Man working on his laptop on a couch

6 Tips to Crush It in Sales as an Introvert

Can introverts crush it in sales?

Absolutely.

In fact, introverts are becoming the next great salesforce because the old world of sales is dead.

We just had Jeb Blount on the podcast to tell his story about discovering his love of sales as an introvert in high school and becoming a world class salesman.

And he is only one example of many successful introverts in the world of sales.

People are less tolerant of the smooth talking sales rep trying to convince them to open up their wallets.

Customers want to feel heard and understood, and they want to trust who they’re buying from.

And that’s where you, the introvert, will excel.

In this article I will give you 6 tips on how to leverage your strengths as an introvert to crush it in sales:

  1. Actively listen
  2. Rely on your empathy
  3. Embrace silence in conversation
  4. Bring people to you instead of searching for them
  5. Do your research to know who you’re selling to
  6. Practice hard, play easy
Scrabble squares that spell "Genius demands effort"
What a weird Scrabble board

Leverage Your Strengths as an Introvert

There is one primary difference between introverts and extroverts.

Extroverts naturally get their energy from talking to people. They feel energized by social interaction.

Introverts, on the other hand—we have a limited store of energy we draw from to talk to people. This means we are more likely to listen rather than speak, and think before speaking.

Actively Listen to Understand What Your Customer Needs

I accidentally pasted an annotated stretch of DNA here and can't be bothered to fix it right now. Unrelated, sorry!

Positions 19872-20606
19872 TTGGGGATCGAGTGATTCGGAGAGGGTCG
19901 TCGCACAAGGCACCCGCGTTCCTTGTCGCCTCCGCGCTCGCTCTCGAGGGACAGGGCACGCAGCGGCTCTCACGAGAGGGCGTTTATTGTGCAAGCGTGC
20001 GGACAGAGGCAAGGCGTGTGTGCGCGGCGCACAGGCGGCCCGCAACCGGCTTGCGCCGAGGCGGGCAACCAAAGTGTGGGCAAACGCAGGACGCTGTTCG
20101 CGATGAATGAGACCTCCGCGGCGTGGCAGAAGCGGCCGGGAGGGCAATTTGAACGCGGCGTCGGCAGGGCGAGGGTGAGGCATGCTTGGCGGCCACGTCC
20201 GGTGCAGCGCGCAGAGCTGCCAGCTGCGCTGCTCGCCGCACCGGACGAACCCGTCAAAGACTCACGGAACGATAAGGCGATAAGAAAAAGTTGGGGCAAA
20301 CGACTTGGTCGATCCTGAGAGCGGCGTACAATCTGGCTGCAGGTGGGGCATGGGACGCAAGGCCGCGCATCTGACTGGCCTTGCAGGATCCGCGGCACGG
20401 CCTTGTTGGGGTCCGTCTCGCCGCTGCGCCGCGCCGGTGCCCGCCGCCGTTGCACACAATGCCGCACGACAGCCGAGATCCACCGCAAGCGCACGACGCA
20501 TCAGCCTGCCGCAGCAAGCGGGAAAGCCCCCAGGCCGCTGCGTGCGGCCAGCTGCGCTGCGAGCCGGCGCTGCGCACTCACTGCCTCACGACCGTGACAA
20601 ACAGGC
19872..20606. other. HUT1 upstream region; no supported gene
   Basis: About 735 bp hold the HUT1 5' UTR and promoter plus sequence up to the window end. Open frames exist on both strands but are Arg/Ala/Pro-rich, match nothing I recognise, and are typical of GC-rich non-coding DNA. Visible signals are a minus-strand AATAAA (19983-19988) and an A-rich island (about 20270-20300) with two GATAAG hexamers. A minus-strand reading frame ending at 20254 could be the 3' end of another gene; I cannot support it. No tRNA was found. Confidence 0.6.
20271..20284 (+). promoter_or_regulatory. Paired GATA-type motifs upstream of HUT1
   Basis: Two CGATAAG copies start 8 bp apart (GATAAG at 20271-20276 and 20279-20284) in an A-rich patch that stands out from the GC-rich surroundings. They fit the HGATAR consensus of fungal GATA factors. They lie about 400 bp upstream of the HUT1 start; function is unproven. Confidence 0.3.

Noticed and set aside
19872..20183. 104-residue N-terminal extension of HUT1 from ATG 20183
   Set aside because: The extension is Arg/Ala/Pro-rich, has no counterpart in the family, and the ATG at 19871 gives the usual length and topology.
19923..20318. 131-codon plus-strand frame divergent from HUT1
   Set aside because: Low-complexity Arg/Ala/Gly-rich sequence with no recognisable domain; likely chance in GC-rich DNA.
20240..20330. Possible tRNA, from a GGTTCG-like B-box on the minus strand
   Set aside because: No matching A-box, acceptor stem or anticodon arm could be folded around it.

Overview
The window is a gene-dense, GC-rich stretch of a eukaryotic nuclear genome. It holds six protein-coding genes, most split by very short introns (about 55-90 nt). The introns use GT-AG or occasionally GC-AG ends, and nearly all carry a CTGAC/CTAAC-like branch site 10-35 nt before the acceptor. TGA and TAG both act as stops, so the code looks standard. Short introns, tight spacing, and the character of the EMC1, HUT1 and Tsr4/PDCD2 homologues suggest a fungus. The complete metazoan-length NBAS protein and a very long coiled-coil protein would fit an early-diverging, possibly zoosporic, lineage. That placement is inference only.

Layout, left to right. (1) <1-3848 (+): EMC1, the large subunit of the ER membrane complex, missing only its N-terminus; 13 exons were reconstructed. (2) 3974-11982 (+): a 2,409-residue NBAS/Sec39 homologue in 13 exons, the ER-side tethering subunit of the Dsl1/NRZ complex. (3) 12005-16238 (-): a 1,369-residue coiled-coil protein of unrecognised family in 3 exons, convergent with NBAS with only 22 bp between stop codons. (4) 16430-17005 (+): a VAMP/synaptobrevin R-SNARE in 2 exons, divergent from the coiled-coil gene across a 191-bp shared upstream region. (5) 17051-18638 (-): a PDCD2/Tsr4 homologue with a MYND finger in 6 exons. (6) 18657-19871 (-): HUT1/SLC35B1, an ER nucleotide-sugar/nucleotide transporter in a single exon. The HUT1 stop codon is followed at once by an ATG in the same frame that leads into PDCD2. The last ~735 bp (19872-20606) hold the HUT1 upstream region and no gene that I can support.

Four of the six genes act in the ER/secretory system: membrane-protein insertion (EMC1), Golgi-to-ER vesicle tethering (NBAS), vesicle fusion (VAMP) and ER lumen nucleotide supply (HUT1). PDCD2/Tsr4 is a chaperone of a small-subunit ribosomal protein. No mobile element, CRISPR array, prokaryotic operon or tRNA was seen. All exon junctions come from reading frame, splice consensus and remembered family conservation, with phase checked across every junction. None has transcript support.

Modern sales is problem solving.

So if you’re pitching everyone you meet, how do you even know if who you’re pitching has the problem your solution takes care of?

You might just be wasting valuable time and putting people off from wanting to do business with you.

As an introvert, put your listening skills to good use by asking questions and listening to what the other person has to say.

Two men talking to each other
Make sure you take your Air Pods out when listening to someone

Rely on Your Empathy to Make Prospects Feel Heard and Understood

If someone has a problem and she’s telling you about it, she wants to feel like she’s being heard. Use your empathy skills to validate her concerns by paraphrasing what she said and asking open-ended, follow-up questions.

This is a great way to build rapport with others, develop trust, and demonstrate that you’re human—all of which are important when building a new relationship with a customer.

A little boy and girl looking at some papers on a clip board
“Ok, I see what you’re saying. You are spending way too much on electricity every month.”

Embrace Periods of Silence in Conversation

Pauses in sales conversations are golden because humans have a need to fill those “awkward” silences. So if you ask a question or finish a statement, let the silence do its job.

For example, if you ask a prospect what her primary hesitation is about your product, her first response likely isn’t the real answer to the question. It was just the first thing that came to her mind.

Once she finishes and you make a note of it, make eye contact with her and wait. Chances are she’ll keep going, and eventually, you’ll get to the bottom of her concerns.

The same thing goes for when you finish a pitch. Don’t say anything. Wait for your audience to process their thoughts and tell you what they think.

Two humans looking intently at one another while sitting across from each other at a table
“Let’s have a staring contest. Ready… GO!”

Bring Customers and Prospects to You Instead of Searching for Them

A wise man once told me, “Build an environment conducive to your success.”

Sales is a numbers game. The more people you talk to, the more sales you will get. But as introverts, it’s not as easy to go out of our way to meet a lot of people. That’s why it’s important to make meeting people just another part of your day.